‘An important part of my life is leaving too,’ says emotional Rafael Nadal. ‘I was playing in Australia and I was nervous. It’s not easy in a tournament like this. You’ve got a group of people who are used to winning. I thought this was the perfect place for me to get back to my roots and play the way I know how to play – a little more relaxed, with more emotion.’
Nadal was on court for just three hours before a crowd estimated by the Associated Press to be more than 40,000. When he took the court in an uncharacteristically subdued mood, they booed and whistled. Nadal did not let his play down though, and won 6-1, 7-6(11) 7-5, 7-6(11) at the Australian Open, reaching his first Wimbledon final.
It’s not just about Nadal’s tournament record that speaks to his career at the top. He has taken over as the tournament of choice for players who were once the top players in their sport, with Andy Murray winning this year’s US Open, David Ferrer winning the French Open, Roger Federer winning in 2009 and 2010, and the same men currently vying for the world number one spot in the men’s game – among the favourites are the Spaniard, Dominic Thiem, the Serb, Novak Djokovic, the German, Andy Murray and the Frenchman, Thomas Berdych.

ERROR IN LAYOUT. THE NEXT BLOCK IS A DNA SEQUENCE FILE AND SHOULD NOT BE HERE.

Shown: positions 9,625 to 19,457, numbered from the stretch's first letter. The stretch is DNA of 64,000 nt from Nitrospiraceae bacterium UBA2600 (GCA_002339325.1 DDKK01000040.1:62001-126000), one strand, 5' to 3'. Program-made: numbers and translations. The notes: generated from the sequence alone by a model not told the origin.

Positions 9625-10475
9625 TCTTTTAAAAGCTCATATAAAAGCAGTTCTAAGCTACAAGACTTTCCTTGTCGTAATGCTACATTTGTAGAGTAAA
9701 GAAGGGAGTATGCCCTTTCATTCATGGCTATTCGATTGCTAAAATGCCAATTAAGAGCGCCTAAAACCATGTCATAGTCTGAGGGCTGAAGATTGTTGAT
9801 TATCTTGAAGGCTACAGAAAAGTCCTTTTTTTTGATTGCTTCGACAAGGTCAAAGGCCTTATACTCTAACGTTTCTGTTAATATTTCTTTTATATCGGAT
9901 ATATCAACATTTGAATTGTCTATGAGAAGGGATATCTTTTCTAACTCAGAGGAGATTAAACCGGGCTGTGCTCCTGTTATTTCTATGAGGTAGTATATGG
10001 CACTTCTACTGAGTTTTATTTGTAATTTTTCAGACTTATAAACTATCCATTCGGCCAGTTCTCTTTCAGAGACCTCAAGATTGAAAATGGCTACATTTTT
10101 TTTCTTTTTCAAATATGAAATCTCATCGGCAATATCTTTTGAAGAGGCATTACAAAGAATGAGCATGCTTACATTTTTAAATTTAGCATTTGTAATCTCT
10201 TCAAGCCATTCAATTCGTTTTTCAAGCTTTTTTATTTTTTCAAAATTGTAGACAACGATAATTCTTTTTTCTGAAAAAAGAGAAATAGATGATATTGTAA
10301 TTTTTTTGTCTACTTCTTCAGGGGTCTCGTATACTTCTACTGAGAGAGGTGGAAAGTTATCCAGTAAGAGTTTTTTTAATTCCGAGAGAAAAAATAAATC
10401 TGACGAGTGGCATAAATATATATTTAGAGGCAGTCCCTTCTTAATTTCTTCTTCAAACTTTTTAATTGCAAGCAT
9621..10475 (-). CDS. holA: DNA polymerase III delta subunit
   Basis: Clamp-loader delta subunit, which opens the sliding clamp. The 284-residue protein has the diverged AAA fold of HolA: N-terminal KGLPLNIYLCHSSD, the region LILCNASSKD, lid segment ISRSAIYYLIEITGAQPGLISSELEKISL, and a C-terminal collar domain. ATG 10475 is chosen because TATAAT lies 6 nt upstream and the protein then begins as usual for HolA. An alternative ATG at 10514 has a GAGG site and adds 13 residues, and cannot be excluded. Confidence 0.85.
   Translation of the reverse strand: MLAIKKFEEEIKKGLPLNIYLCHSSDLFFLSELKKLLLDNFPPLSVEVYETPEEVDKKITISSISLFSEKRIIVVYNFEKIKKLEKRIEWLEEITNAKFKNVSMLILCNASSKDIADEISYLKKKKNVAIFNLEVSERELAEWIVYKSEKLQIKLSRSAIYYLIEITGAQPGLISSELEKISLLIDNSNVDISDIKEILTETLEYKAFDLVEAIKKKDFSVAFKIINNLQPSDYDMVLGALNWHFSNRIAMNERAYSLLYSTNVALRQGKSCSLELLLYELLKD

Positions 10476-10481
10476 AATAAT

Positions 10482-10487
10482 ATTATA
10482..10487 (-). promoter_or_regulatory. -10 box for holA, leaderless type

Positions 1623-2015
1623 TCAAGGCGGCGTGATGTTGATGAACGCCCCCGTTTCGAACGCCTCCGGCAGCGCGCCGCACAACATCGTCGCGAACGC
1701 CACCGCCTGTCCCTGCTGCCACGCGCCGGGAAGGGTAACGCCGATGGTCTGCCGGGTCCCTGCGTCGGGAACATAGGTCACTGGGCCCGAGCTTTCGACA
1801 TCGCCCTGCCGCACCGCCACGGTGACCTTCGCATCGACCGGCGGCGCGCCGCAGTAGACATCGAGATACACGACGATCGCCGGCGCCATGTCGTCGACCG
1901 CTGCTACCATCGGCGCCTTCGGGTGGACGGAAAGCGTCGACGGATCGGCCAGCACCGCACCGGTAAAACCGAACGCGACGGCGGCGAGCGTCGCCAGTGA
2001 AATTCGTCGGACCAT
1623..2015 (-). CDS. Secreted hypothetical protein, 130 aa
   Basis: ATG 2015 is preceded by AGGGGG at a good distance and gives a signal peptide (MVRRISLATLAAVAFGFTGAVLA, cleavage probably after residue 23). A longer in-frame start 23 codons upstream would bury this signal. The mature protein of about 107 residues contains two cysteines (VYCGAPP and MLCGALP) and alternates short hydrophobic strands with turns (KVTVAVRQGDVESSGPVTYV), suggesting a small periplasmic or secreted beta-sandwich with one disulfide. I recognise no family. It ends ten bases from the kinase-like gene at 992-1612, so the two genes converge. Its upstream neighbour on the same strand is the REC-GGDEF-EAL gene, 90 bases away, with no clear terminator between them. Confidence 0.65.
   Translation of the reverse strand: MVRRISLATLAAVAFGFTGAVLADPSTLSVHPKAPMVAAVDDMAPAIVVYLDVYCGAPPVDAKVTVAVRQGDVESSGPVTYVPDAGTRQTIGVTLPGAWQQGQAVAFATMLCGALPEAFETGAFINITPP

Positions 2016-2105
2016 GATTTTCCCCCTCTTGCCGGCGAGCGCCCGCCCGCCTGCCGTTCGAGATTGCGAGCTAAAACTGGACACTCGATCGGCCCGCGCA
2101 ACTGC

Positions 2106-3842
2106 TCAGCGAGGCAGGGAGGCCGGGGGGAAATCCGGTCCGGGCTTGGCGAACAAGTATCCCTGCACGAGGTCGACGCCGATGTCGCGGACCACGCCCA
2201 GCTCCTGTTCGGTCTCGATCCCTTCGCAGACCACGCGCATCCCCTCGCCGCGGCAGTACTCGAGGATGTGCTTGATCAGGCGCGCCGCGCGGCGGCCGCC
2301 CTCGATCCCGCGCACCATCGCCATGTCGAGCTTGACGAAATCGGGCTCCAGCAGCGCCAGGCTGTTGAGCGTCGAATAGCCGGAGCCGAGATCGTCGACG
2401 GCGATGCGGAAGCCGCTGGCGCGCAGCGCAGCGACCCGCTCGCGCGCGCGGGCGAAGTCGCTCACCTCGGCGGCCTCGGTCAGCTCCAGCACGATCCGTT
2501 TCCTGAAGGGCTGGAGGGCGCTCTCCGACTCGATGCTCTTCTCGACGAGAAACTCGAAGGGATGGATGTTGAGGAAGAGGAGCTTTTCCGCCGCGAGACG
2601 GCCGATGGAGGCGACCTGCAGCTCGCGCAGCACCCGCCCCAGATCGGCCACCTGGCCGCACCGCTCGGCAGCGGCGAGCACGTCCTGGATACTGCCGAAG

As Nadal’s time on the court nears its end, he knows that the next challenge will be even stiffer and more physically demanding.
‘When I was younger, I played and won more than 20 tournaments a year, but I was a little bit scared of coming back to something a little bit harder and a little bit faster,’ he said in his acceptance speech. ‘I was a little bit scared to come back to this. But here I am, and it feels like the right decision.’
So the next challenge for Nadal is to try to win the greatest tournaments in the game. ‘I feel like I have no choice to try to do that for the next five, six, seven years,’ he says. ‘I have to be focused. I have to be very focused on the matches I play here. And that’s what I’m going to have to try to do.